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  1. #1

    Does higher temperature setting actually save money?

    I have a generic technical question about commercial DDC HVAC and energy savings: Can raising the summer temperature settings on a DDC system actually INCREASE operating costs? In other words, if the discharge air temp is constant at 55 degrees, do you actually need to add more reheat at the VAV boxes and thus burn more energy to keep a higher office temp? Or does the system simply run less for shorter cycle times, and it really does save money to raise the thermostat? (I am a facilities manager at a large company trying to save money by raising thermostats a few degrees. Unfortunately, I'm a civil and not mechanical engineer, so I can't say intelligently whether we'll save money or not. We have many different building types and HVAC systems, so my question is not specific to any particular setup - just asking in broad terms).

  2. #2
    It's been a couple of days with no replies -- maybe I'm in the wrong forum? If anyone knows a better place for me to find an answer to my question, please redirect me! Thanks

  3. #3
    Join Date
    Aug 2009
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    If you have constant discharge air at 55° then yes it will increase your energy cost to raise the thermostat if you are conditioning the air with reheat. It really boils down to what type of system you have. I would think you would do better with some way to stop the constant 55° air than try and reheat it. If you're running a steady supply air of 55° I can see q large amount of money wasted to cool areas that don't need that much constant cooling.

    Sent from my DROID RAZR using Tapatalk 2

  4. #4
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    jbcrane, could you please explain what is meant by "55&#176"? I presume "55" refers to 55 degree supply air temperature, but I'm kinda lost on the rest of it. I'm thinking "#176" refers to something about moisture content of that air (pounds mass?), but would like to be better informed. Thanks.

  5. #5
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    New Jersey
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    &#176 is the html ascii code for . Don't think html works in the threads.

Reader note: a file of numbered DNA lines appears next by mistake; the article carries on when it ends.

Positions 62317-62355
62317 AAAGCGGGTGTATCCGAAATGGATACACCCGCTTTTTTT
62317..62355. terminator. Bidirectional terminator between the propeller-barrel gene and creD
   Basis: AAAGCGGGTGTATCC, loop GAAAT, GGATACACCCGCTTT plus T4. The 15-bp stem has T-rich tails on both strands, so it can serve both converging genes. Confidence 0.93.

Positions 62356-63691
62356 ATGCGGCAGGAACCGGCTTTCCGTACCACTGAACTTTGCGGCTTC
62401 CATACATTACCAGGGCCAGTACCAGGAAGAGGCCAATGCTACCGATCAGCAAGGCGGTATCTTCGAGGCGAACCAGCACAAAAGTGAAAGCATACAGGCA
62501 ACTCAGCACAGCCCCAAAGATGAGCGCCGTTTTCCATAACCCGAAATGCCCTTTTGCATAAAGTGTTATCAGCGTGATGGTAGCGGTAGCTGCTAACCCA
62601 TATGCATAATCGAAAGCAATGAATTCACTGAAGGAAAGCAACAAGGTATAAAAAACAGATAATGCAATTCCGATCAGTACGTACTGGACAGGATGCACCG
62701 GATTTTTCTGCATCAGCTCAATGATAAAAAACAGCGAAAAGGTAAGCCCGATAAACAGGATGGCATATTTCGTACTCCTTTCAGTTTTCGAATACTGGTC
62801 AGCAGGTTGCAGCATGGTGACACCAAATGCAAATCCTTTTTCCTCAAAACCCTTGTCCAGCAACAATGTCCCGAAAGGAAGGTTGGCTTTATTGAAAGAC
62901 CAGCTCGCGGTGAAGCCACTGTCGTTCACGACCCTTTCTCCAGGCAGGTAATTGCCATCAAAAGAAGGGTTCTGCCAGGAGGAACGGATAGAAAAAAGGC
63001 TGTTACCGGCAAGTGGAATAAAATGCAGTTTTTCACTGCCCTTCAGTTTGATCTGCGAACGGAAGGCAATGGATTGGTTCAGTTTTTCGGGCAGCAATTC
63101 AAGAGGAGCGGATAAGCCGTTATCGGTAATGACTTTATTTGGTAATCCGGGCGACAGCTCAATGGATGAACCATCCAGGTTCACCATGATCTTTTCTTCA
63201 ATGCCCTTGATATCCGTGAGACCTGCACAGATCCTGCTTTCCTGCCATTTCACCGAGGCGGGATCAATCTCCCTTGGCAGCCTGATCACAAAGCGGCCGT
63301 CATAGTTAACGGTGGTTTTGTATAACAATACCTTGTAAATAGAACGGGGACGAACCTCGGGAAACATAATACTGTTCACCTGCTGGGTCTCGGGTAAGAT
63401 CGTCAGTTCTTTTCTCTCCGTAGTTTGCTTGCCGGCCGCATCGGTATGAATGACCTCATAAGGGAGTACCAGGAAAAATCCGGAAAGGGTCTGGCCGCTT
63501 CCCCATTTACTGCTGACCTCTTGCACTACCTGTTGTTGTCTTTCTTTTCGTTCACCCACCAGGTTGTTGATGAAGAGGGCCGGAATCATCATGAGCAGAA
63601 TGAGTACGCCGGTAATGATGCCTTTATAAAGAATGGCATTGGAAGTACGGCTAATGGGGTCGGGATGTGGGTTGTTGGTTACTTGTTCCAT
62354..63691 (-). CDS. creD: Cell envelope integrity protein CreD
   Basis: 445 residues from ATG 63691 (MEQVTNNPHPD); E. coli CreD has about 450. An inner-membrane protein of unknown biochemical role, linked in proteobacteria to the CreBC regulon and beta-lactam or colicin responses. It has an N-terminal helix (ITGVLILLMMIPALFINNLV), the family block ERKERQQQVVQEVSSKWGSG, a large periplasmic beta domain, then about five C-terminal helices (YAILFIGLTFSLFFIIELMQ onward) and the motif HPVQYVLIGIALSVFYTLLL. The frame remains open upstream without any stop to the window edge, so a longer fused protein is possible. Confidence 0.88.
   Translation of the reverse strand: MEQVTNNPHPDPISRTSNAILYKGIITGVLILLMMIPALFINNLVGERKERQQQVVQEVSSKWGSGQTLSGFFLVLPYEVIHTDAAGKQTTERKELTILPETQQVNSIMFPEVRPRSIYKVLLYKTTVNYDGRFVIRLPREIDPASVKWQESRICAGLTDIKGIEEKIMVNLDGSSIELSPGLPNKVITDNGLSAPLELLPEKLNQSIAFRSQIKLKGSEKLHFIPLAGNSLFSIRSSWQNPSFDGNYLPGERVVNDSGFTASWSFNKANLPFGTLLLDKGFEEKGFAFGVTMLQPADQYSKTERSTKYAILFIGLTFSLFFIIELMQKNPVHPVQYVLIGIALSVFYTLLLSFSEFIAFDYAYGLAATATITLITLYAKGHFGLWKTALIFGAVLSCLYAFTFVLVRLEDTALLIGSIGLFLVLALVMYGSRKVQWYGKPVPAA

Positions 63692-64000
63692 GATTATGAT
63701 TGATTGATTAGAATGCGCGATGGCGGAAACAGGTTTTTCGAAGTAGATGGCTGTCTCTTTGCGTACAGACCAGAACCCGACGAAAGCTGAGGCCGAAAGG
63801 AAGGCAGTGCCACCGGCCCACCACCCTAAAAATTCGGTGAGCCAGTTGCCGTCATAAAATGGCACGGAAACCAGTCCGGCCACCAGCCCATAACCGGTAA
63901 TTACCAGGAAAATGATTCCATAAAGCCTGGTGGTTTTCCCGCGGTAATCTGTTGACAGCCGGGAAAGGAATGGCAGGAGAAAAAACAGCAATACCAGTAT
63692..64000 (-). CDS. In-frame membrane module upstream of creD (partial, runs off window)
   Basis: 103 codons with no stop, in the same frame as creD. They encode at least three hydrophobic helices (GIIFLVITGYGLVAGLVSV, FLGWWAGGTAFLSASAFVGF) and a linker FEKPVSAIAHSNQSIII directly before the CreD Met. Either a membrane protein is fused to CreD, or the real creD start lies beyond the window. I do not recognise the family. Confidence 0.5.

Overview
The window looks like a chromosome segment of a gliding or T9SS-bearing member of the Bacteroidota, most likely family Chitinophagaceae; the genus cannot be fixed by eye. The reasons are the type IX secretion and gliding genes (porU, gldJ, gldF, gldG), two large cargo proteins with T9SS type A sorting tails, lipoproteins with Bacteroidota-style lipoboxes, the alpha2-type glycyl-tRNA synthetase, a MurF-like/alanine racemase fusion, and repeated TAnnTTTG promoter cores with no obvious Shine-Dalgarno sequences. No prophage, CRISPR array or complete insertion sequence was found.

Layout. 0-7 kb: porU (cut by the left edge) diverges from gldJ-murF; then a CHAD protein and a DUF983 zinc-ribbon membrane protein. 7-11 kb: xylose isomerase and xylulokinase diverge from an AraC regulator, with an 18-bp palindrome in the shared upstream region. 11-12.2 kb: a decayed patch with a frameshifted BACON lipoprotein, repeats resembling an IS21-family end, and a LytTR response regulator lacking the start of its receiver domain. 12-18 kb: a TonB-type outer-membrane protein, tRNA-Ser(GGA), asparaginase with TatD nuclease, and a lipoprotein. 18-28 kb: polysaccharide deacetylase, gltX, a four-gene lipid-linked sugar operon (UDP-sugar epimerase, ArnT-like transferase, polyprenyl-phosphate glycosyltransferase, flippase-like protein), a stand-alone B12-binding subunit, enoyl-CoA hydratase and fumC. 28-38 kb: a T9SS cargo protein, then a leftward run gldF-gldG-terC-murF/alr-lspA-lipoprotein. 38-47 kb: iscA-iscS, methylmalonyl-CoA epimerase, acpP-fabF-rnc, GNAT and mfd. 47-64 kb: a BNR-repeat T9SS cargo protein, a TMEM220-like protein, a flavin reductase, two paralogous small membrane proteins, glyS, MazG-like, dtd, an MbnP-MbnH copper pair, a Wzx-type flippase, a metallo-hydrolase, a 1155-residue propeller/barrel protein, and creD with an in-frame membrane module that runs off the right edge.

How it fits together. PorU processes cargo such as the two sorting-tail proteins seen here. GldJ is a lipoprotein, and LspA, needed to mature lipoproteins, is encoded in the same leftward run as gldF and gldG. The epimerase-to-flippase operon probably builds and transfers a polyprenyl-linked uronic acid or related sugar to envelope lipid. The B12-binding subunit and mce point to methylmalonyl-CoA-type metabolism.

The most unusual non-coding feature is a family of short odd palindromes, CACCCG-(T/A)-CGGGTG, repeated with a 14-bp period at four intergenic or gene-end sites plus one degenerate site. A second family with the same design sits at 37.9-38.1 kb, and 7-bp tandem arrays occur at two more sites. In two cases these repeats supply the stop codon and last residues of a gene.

6. #6
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    Thanks Ascj. I've seen that a couple of times since yesterday. So, "html ascii code" is some kinda computer speak? Ignorance is not only bliss, it is sometimes confusing.

  7. #7
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    In broad terms, yes, you will save energy by raising set points in the cooling mode.
    If you have Variable Air Volume (VAV) terminal units (TUs) you shouldn't need to reheat during the summer if the VAVs are sized and set up properly. VAV terminal units vary the airflow in cooling to maintain space temperature. If the room gets too cold the air flow will reduce down to a minimum airflow CFM. If the temperature continues to drop the TU will switch to heat and the reheat will come on. But if the TUs are not oversized you shouldn't switch over to heat during the cooling season. If it's warm enough outside the heating water system should be disabled anyways and you wouldn't be using reheat.
    If you have constant volume then yes, the air will need to be reheated if the supply air is too cold.
    There are many ways to save energy in a DDC controlled system. Raising set points in the spaces, reseting AHU discharge set points based on outside air temperatures, reseting AHU fan speeds based on demand,...etc. I would recommend you hire a consultant to audit your system and help you identify ways to save energy. With DDC controls you have a lot of control over your system and you could potentially save a lot of energy.
    "The bitterness of poor quality remains long after the sweetness of low price is forgotten". --Benjamin Franklin
    "Don't argue with an idiot, they will drag you down to their level and beat you with experience". --Mark Twain
    http://www.campbellmechanical.com

  8. #8
    Thanks air1 and jbcrane - this is helpful feedback!

  9. #9
    Join Date
    Oct 2011
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    NJ
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    If you do not have energy recovery units and use a large amount of outdoor air due to occupancy and it is not used for makeup for processes or other forms of exhaust and is merely relieved, then CO2 sensors can be placed through the building and used with the DDC controls to reduce incoming air to the minimum needed. Reducing incoming air can reduce load at the unit level and is a major way to reduce energy use that is just wasted going once through the unit and out.

    Adding CO2 sensors is a relatively cheap way to save a lot of energy.

  10. #10
    Join Date
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    Location
    Alaska
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    This is the Ask Our Pro's forum. In order to post a response here, you must have verified qualifications and have been approved by the AOP Committee. You may ask a question by starting a new thread.

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    Last edited by jpsmith1cm; 08-08-2013 at 06:14 AM.

  11. #11
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    simux

    This is the Ask Our Pro's forum. In order to post a response here, you must have verified qualifications and have been approved by the AOP Committee. You may ask a question by starting a new thread.

    You can find the rules for posting and qualifications here.

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